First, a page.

Morning vs. Night Shower: Which Is Better?
Do you have a favorite time of day to shower, or do you grab the opportunity whenever it arises?
Lots of people feel they don't come to full alertness until after a morning shower, but if you have trouble falling asleep at night, you may want to put off your daily cleansing ritual until evening. But don't do it right before you collapse into bed-according to sleep experts, the sweet spot for a sleep-inducing shower (or bath) is an hour and a half to two hours before your regular bedtime.
"Research has shown that good sleepers naturally have their temperature rise during the day and slowly start to drop (ever so slightly, nothing you'd ever notice if you thought about it) just before bedtime," asserts Dr. Shelby Harris, director of the Behavioral Sleep Medicine Program at the Sleep-Wake Disorders Center at Montefiore Medical Center in New York. "Poor sleepers don't necessarily do this as much. So if you take a hot shower or bath just before bedtime, you actually are warming up your body, which is the exact opposite thing your body needs to do to signal that it is bedtime."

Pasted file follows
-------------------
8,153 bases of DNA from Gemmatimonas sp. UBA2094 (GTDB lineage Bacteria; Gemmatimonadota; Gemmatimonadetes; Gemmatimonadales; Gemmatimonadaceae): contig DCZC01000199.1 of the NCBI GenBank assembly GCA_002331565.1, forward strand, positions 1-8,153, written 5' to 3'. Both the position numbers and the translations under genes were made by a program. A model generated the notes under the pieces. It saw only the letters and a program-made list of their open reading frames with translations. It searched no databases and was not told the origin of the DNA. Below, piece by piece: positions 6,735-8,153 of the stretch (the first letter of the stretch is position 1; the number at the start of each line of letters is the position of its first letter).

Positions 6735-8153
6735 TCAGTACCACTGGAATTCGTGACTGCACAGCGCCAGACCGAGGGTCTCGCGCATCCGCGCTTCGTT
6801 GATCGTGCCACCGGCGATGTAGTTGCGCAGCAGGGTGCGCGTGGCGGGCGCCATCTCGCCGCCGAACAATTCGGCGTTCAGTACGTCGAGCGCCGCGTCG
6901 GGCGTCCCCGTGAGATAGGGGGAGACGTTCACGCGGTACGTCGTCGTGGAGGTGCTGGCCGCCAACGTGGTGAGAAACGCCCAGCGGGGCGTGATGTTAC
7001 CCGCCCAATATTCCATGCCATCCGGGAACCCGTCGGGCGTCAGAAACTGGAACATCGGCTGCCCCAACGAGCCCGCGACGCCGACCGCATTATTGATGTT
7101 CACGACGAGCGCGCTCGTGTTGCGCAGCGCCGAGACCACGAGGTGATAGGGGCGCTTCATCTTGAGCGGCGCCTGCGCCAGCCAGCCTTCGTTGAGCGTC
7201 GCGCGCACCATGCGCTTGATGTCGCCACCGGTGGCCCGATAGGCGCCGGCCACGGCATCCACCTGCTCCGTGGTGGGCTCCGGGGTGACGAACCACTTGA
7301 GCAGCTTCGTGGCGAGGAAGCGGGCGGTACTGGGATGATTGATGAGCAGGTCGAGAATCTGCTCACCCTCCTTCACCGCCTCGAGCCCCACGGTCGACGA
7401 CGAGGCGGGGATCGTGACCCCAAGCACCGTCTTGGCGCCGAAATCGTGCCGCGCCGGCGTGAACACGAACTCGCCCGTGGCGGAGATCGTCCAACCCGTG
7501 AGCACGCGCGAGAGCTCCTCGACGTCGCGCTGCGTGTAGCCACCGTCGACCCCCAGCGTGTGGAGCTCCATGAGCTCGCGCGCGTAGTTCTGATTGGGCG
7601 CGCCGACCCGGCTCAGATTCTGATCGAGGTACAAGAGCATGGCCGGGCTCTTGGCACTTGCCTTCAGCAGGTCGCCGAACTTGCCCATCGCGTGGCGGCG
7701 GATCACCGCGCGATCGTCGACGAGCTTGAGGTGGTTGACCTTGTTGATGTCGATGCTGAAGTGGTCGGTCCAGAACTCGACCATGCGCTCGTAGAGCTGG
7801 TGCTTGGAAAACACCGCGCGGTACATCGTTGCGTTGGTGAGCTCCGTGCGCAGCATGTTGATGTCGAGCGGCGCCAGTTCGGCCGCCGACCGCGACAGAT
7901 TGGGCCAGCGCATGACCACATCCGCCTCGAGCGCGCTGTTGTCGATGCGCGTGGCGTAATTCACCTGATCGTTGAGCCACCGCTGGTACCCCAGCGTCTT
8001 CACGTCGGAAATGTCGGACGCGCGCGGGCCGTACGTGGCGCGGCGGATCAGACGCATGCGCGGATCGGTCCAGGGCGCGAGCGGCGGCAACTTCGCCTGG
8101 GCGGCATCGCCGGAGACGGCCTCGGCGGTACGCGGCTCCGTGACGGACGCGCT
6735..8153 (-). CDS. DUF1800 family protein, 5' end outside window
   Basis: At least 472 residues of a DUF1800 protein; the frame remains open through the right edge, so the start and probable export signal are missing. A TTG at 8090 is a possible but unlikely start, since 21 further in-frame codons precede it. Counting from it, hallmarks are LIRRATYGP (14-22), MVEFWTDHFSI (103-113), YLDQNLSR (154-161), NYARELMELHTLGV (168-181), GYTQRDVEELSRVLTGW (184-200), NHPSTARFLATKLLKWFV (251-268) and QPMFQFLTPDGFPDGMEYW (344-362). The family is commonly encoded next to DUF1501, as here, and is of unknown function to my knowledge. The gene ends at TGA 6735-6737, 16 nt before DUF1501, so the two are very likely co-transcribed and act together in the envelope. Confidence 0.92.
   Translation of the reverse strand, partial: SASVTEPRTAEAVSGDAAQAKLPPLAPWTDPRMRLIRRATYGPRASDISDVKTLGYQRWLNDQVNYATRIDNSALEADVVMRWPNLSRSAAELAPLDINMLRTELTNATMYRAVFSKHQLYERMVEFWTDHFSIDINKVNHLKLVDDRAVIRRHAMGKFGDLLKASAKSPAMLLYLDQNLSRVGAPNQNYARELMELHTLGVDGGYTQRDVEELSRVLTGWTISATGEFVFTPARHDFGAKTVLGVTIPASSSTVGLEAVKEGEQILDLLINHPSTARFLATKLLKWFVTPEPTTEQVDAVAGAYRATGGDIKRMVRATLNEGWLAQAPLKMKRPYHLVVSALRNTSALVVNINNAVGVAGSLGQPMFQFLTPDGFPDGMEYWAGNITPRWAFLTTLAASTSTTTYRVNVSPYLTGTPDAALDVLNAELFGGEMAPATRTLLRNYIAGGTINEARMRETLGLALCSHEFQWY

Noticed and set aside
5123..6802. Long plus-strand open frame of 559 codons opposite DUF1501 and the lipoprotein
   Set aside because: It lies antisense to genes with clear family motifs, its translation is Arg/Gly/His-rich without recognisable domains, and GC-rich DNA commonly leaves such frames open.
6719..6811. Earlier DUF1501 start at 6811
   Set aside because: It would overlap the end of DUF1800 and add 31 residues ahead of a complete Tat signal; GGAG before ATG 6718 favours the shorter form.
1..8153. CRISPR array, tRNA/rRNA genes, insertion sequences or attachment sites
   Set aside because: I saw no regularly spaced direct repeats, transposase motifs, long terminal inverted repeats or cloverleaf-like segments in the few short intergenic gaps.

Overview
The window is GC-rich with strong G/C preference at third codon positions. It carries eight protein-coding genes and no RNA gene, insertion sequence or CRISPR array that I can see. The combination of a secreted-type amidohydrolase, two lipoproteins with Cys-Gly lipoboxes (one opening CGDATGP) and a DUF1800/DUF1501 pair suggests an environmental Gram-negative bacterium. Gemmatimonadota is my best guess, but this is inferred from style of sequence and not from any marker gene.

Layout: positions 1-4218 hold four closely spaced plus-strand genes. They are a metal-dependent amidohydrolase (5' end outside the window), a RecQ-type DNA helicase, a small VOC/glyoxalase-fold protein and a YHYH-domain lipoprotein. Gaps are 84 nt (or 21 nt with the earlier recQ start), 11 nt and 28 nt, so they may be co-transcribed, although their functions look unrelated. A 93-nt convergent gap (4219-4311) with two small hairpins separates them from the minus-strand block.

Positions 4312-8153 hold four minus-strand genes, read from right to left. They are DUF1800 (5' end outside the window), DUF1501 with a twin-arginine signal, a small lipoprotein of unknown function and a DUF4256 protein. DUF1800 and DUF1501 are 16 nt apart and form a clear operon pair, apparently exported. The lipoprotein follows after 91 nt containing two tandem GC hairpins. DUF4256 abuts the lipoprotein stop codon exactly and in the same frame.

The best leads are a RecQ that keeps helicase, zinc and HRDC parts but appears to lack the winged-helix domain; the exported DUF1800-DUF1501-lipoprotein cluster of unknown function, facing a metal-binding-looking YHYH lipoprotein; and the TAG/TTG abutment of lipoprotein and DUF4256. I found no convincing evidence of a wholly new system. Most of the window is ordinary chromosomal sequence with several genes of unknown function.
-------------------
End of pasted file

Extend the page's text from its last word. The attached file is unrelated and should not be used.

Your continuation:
Basically, giving yourself that 90- to 120-minute window before going to sleep allows your body to cool off slightly from the warm shower. This cooling-down signals that it's time to get sleepy.
Say you have no problem falling asleep, but you do have trouble shaking off the grogginess in the a.m., does a morning shower work the opposite way-by waking you up? Not necessarily. Harris says, "Showers in the morning are fine, but they don't do anything to help or hurt your sleep. I'll sometimes have patients splash cold water on their faces if they have trouble staying up at the time I ask them to, or to alert themselves, but this isn't a standard researched point in the field."
In fact, Harris recommends that people who have great difficulty staying alert and awake on a regular basis go through a medical workup to make sure there aren't any underlying health issues causing the fatigue.